Skip to main content

Mathathi 10000 m World Leader, Murasawa 28:00.78 at 2011 Hyogo Relay Carnival (updated with video)

by Brett Larner

Martin Mathathi (Kenya/Suzuki Hamamatsu AC) takes the men's Grand Prix 10000 m in a world-leading 27:23.85. Click event headers in results below for complete video of other events.

In the wake of a spate of road race cancellations following last month's disasters, the 10000 m was the focus of this year's Hyogo Relay Carnival, Apr. 23-24 at Kobe's Universiade Memorial Stadium. In addition to the regularly-programmed men's and women's Grand Prix 10000 m and the men's Asics Challenge 10000 m, effectively the meet's B-heat, this year's race featured an additional 10000 m for university men looking to qualify for the 10000 m at this summer's World University Games and a separate men's and women's 10000 m qualifier for the World University Games half marathon.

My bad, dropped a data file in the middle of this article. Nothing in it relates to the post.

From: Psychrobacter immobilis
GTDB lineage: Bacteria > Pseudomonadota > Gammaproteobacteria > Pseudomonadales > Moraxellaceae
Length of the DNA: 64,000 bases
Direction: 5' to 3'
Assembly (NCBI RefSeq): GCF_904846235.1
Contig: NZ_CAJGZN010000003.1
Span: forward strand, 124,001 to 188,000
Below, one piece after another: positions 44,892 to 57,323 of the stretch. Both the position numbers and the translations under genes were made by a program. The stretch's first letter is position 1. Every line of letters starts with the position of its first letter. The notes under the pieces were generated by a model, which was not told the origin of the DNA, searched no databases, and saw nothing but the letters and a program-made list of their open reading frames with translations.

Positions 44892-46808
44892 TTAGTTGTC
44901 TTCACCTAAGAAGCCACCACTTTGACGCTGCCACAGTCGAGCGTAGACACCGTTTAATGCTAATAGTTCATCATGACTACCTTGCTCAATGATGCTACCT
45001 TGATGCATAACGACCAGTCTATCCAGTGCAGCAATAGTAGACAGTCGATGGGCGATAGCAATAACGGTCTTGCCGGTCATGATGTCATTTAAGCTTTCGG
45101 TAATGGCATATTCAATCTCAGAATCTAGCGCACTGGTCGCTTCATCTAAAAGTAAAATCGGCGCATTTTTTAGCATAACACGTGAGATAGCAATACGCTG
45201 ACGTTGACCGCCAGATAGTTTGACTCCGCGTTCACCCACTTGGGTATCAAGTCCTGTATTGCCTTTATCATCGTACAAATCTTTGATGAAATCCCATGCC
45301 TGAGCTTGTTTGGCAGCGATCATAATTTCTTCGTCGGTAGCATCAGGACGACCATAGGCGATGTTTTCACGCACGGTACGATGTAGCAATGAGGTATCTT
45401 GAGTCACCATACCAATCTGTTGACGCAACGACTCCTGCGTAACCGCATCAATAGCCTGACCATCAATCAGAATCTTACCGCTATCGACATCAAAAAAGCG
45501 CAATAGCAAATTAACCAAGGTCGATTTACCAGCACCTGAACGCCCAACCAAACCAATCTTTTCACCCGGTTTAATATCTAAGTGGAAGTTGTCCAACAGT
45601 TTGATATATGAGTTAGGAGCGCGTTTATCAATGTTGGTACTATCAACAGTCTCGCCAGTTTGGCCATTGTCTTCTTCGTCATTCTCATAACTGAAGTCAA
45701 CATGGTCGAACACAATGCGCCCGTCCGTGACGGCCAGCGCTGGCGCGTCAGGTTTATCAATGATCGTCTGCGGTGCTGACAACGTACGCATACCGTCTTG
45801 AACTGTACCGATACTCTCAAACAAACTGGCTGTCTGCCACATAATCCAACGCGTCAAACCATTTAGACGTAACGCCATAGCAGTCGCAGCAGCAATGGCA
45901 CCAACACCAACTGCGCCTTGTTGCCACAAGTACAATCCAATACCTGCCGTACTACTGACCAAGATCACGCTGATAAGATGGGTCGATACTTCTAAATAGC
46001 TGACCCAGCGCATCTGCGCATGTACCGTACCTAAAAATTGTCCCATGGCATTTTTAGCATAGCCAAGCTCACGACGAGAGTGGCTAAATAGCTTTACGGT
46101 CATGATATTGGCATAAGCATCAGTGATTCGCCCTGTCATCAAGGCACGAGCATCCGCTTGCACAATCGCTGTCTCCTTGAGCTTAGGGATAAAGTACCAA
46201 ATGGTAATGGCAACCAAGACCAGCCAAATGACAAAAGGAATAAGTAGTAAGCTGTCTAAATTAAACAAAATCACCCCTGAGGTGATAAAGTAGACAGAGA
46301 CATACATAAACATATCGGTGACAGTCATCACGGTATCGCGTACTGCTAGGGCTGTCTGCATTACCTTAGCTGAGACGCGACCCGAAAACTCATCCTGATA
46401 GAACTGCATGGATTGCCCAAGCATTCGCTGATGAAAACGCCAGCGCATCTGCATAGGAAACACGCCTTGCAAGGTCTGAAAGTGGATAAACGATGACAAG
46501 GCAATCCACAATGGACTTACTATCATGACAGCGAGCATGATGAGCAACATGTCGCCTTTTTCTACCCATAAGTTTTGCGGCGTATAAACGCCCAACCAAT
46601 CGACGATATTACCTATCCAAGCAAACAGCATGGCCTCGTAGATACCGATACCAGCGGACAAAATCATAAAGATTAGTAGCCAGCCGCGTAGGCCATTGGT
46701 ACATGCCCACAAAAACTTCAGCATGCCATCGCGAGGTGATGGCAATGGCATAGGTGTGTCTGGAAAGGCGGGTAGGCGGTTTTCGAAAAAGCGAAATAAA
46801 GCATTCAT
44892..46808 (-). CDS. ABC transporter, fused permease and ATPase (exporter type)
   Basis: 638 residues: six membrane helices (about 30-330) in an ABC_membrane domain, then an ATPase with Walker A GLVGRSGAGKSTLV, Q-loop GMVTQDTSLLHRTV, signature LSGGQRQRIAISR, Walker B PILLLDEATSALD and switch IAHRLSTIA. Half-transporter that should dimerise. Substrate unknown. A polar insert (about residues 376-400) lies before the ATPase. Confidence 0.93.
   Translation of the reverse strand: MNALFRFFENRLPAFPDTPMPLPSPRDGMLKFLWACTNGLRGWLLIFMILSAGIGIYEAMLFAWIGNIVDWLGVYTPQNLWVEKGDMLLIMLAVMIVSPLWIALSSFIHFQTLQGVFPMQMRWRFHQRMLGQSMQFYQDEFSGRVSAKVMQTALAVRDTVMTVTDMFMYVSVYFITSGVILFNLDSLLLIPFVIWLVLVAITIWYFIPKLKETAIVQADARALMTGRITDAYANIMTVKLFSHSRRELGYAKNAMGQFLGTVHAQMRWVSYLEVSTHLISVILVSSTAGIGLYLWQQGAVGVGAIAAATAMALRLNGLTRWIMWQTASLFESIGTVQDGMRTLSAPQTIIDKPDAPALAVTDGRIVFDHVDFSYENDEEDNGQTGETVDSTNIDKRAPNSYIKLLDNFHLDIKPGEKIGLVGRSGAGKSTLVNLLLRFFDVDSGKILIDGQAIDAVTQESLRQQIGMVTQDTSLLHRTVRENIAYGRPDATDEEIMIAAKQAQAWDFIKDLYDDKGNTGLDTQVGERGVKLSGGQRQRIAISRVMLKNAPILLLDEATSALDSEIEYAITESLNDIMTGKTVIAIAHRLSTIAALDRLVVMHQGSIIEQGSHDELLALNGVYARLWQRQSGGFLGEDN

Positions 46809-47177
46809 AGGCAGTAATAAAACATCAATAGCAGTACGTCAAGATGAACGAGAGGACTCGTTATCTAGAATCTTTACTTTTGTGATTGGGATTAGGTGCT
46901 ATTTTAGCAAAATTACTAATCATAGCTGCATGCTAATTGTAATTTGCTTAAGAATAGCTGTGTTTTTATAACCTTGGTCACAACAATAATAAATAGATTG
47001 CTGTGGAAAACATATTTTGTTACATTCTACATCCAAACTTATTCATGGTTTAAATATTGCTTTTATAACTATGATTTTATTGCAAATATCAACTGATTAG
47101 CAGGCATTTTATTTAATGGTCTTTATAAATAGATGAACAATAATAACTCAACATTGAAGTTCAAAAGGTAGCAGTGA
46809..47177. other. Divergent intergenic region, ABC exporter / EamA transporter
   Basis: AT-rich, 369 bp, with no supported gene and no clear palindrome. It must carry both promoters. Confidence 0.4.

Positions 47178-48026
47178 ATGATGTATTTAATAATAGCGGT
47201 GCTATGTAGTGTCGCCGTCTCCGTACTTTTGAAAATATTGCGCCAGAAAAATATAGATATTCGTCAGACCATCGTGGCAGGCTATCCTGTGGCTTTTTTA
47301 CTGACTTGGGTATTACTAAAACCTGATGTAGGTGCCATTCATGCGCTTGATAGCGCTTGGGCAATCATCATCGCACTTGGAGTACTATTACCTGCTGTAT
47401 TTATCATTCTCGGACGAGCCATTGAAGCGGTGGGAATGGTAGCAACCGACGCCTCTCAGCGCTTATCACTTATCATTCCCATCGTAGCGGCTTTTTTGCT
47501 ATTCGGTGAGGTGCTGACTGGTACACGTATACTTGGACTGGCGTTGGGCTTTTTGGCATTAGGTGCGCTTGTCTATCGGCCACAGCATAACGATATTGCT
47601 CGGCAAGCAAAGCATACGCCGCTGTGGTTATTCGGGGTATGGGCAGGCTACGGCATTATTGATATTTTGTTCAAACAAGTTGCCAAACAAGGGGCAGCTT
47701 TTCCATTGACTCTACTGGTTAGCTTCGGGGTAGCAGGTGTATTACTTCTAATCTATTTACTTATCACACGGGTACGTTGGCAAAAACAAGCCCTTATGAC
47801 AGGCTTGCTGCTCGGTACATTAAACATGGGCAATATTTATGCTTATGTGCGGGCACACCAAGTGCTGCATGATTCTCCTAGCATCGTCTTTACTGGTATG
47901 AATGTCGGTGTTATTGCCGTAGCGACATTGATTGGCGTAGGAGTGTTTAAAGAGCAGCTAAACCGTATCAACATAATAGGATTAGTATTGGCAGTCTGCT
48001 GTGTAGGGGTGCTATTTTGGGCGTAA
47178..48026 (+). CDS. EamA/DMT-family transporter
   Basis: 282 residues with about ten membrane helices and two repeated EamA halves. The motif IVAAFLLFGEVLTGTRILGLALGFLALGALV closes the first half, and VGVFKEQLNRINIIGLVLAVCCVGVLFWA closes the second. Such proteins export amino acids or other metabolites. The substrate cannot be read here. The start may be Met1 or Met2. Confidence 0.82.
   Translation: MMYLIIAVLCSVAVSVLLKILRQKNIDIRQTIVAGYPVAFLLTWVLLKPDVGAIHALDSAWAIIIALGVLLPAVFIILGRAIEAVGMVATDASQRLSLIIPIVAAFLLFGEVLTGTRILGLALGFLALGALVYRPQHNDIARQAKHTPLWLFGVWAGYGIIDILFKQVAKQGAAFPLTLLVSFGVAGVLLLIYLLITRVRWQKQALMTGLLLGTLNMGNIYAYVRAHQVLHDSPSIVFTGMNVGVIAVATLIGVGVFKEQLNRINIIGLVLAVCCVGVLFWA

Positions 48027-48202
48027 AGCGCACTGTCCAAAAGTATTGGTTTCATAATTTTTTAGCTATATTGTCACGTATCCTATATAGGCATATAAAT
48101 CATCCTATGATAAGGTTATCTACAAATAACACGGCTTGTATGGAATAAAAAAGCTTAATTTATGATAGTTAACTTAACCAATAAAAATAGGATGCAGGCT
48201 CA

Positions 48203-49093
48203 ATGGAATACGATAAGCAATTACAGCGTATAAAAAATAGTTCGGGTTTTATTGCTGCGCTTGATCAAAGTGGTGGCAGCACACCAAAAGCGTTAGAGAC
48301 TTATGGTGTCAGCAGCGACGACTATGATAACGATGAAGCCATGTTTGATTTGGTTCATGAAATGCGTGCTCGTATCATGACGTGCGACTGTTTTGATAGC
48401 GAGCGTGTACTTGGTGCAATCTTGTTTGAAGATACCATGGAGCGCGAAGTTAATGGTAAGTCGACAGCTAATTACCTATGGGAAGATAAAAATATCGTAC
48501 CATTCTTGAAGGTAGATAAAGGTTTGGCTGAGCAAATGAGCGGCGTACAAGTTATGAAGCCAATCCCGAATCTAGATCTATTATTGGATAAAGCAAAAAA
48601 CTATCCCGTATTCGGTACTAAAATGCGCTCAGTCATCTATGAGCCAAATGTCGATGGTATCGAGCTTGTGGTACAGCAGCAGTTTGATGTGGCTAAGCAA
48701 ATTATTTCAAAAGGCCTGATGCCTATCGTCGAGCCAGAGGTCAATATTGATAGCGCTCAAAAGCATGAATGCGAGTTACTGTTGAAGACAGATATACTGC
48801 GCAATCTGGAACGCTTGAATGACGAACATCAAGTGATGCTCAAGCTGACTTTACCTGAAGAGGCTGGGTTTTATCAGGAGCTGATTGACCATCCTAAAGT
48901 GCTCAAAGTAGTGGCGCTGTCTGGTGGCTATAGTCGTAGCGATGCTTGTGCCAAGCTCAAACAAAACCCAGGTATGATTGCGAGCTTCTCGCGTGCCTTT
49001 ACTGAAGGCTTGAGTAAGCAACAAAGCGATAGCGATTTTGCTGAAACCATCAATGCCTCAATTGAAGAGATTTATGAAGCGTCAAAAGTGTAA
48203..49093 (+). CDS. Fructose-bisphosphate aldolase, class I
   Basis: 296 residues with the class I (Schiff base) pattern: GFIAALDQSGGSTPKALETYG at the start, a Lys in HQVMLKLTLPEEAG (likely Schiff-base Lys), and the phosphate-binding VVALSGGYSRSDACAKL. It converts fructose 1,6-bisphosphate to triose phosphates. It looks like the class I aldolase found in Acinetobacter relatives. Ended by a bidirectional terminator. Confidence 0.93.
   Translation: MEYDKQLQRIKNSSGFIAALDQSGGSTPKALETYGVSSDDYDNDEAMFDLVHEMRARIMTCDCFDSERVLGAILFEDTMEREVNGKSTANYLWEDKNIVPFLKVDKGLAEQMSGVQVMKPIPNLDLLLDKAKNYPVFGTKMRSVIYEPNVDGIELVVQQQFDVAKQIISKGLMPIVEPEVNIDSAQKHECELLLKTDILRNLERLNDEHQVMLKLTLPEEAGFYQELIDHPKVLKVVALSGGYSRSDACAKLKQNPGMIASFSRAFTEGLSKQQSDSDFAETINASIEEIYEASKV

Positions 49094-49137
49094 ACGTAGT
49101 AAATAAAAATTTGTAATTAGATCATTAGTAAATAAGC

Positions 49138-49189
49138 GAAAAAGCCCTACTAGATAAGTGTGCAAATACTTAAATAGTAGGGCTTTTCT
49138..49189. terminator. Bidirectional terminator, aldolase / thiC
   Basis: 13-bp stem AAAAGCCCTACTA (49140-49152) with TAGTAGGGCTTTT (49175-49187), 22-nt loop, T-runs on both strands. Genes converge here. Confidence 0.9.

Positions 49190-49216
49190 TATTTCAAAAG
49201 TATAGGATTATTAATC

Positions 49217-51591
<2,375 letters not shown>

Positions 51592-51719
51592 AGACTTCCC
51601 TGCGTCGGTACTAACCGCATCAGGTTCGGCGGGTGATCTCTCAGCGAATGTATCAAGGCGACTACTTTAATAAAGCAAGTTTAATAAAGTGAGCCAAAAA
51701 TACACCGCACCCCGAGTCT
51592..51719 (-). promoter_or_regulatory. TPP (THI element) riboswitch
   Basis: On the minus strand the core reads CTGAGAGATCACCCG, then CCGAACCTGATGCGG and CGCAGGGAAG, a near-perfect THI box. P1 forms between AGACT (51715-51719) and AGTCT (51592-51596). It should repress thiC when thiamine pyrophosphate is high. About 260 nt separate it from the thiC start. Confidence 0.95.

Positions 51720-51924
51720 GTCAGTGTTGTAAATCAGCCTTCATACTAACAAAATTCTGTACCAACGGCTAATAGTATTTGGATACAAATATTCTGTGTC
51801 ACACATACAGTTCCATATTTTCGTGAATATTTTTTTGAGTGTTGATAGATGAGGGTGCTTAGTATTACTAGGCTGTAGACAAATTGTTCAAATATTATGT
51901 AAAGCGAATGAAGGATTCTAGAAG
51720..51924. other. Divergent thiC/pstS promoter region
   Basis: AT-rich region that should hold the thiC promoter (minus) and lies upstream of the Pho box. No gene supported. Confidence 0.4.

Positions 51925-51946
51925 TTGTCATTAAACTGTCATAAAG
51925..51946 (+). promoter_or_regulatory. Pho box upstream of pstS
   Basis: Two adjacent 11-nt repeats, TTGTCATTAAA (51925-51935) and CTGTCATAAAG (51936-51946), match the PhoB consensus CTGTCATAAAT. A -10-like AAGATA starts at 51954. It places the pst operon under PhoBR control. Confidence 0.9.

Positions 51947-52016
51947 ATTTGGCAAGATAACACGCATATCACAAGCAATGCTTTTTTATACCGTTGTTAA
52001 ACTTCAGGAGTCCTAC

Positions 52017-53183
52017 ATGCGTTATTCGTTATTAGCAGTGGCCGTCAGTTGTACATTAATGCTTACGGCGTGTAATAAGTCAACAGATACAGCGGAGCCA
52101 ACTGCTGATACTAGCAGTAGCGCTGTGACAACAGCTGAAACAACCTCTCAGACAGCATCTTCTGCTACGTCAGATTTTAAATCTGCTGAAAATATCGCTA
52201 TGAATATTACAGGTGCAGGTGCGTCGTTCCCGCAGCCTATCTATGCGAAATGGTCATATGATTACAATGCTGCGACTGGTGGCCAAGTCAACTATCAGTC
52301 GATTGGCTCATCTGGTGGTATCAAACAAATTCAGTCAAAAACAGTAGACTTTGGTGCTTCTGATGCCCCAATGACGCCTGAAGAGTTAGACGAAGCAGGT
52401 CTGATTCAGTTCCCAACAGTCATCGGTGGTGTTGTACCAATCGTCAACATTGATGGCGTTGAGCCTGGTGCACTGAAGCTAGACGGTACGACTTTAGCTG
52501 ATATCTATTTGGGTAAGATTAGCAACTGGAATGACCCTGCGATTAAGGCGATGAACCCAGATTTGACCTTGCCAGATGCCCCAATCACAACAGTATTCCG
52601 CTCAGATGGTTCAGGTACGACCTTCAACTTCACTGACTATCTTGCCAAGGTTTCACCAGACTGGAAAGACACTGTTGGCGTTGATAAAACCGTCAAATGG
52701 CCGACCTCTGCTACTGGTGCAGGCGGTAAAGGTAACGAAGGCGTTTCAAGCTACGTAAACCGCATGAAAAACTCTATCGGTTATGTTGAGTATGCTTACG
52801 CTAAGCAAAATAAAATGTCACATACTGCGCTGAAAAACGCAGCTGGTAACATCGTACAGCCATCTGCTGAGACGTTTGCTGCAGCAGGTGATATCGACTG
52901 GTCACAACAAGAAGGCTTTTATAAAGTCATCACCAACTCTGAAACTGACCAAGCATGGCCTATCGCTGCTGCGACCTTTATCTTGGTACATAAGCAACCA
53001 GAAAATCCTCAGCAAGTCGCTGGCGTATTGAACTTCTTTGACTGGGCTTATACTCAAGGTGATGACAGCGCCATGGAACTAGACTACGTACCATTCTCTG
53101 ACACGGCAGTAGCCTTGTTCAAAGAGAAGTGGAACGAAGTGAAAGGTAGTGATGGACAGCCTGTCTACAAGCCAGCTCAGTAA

With a shortage of quality 10000 m races worldwide the focus in the Grand Prix and Asics Challenge 10000 m events for both Japanese runners and Japan-resident Africans was on hitting the tougher new World Championships qualifying standards, 27:40 and 28:00 for men, 31:45 and 32:00 for women. On the men's side, Jacob Wanjuki (Kenya/Team Aichi Seiko) set a world-leading PB of 27:48.74 to win Saturday's Asics Challenge 10000 m, only to see his mark fall a day later as 2007 World Championships bronze medalist Martin Mathathi (Kenya/Suzuki Hamamatsu AC) took the Grand Prix event in a new world leader of 27:23.85. The top four men in the Grand Prix 10000 m, all Kenyan, cleared the 27:40.00 A-standard. Just past his 20th birthday, top-ranked university man Akinobu Murasawa (Tokai Univ.) ran an evenly-paced 44-second PB in the Grand Prix 10000 m but came up agonizingly short of the 28:00.00 B-standard as he clocked a new best of 28:00.78, the fastest so far this year by a Japanese man. Both Mathathi and Murasawa's leading marks are likely to fall May 1 at the Cardinal Invitational in Stanford, California thanks to the presence of sub-27 man Chris Solinsky (U.S.A.) and at least a half-dozen Japanese men with recent times under the 28 minute mark.